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As far as I see there are currently two methods of getting the sender's address in a Bitcoin transaction:

  1. Look up the input transaction and read the corresponding output address there (like this: How to findout the sender of a transaction)
  2. Convert the public key in the scriptSig to the address (like this: Why does gettransaction report me only the receiving address?)

Is one of those preferable over the other one?

  • Normally, senders aren't even aware of which address(es) they might be using for sending. Some wallet software may allow advanced users to specifically choose which sending address to use, but this is not normal. What information do you hope to discover using the sending address? – Greg Hewgill Apr 8 '14 at 11:09
  • @GregHewgill I'm thinking about online services which return the Bitcoins to the originating address, e.g. SatoshiDice. – Mark Goldenstein Apr 8 '14 at 11:12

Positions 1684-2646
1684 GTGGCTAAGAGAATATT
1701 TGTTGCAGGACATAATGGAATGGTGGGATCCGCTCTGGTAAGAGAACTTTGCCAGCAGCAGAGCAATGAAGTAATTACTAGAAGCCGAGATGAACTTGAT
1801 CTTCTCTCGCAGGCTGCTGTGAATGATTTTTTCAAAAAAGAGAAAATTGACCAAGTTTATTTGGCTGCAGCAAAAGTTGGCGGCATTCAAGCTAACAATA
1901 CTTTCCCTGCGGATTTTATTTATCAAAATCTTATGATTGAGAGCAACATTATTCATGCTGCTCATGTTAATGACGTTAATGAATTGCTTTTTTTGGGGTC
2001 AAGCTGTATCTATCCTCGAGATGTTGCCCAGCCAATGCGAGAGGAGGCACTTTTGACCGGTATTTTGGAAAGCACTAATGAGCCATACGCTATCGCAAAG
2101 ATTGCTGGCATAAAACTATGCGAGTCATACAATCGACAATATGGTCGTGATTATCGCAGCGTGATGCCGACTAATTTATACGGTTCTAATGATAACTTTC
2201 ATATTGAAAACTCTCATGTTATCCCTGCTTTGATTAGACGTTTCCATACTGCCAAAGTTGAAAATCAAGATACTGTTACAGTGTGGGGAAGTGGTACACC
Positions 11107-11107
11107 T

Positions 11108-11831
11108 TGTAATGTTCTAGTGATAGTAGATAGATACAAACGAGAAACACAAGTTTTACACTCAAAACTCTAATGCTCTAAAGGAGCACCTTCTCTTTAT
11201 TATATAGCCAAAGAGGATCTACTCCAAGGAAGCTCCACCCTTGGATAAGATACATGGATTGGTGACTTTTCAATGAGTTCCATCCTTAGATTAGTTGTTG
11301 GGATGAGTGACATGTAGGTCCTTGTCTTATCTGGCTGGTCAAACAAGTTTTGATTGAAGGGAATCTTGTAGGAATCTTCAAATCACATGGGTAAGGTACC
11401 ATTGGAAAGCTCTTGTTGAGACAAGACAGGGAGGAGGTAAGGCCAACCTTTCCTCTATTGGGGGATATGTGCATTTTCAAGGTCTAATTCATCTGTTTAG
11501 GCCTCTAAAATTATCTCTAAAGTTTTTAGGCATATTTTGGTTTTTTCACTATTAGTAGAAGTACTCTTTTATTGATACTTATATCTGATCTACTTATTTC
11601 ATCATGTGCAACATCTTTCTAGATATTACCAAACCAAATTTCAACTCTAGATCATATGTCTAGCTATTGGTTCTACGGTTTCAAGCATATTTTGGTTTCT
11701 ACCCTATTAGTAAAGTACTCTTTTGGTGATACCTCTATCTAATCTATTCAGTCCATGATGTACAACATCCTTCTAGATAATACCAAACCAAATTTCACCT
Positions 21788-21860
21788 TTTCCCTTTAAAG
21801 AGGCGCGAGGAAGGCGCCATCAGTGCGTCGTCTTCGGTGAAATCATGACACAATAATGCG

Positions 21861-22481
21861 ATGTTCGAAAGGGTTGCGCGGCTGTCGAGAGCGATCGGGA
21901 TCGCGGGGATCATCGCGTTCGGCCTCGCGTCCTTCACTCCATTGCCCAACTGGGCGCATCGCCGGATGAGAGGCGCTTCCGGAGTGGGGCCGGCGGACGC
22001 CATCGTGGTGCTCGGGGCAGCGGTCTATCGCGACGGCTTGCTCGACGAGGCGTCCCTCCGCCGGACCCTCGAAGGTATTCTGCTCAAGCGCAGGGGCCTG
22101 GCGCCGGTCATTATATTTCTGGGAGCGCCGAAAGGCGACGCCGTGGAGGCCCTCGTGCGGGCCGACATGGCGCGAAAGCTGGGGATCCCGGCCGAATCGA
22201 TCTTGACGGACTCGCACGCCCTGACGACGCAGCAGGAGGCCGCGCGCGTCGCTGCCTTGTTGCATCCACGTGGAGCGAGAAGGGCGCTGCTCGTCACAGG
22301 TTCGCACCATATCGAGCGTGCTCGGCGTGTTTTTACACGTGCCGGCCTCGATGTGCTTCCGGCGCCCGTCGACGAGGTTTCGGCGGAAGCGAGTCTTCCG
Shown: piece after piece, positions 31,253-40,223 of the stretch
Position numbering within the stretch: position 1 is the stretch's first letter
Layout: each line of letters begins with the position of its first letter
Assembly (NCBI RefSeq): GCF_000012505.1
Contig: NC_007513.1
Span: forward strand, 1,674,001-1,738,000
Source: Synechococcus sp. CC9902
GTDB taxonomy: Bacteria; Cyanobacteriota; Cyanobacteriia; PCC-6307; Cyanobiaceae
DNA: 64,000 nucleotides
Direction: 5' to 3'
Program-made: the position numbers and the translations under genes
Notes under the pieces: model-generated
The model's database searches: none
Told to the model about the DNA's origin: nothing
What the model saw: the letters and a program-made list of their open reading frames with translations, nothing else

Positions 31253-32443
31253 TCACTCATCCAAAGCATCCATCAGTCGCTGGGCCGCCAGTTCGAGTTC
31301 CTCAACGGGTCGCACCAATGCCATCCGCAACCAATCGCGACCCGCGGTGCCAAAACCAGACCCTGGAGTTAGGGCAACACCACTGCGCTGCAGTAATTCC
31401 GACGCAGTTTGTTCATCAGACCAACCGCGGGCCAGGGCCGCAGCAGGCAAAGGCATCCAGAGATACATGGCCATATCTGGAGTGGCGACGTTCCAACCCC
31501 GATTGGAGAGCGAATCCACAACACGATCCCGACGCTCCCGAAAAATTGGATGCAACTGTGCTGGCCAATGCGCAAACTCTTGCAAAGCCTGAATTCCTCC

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"Originating address" is not a valid concept in Bitcoin.

Some sites (like Satoshi Dice) try to make an educated guess but they might as well be throwing darts blindfolded.

The only safe way to refund Bitcoins is to explicitly obtain a refunds address from whomever you're accepting a payment from.

Anything else you do is going to break sooner or later when a customer pays you via a type of wallet or transaction which you weren't anticipating.

"Break" here means sending funds to the wrong entity, or even worse: permanently losing them by sending to an address for which no private key exists.

  • In addition, building infrastructure that assumes a "from address" can be guessed will hurt the ecosystem by making new features which break that assumption harder to deploy (contracts, complex transaction types, script upgrades, coinjoin, ...). – Pieter Wuille Apr 15 '14 at 10:41
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scriptSig contains a public key that belongs the redeemer of the output transaction and proves the creator is allowed to redeem the outputs value.

So you want to check the referenced output if you're looking for the originating address.

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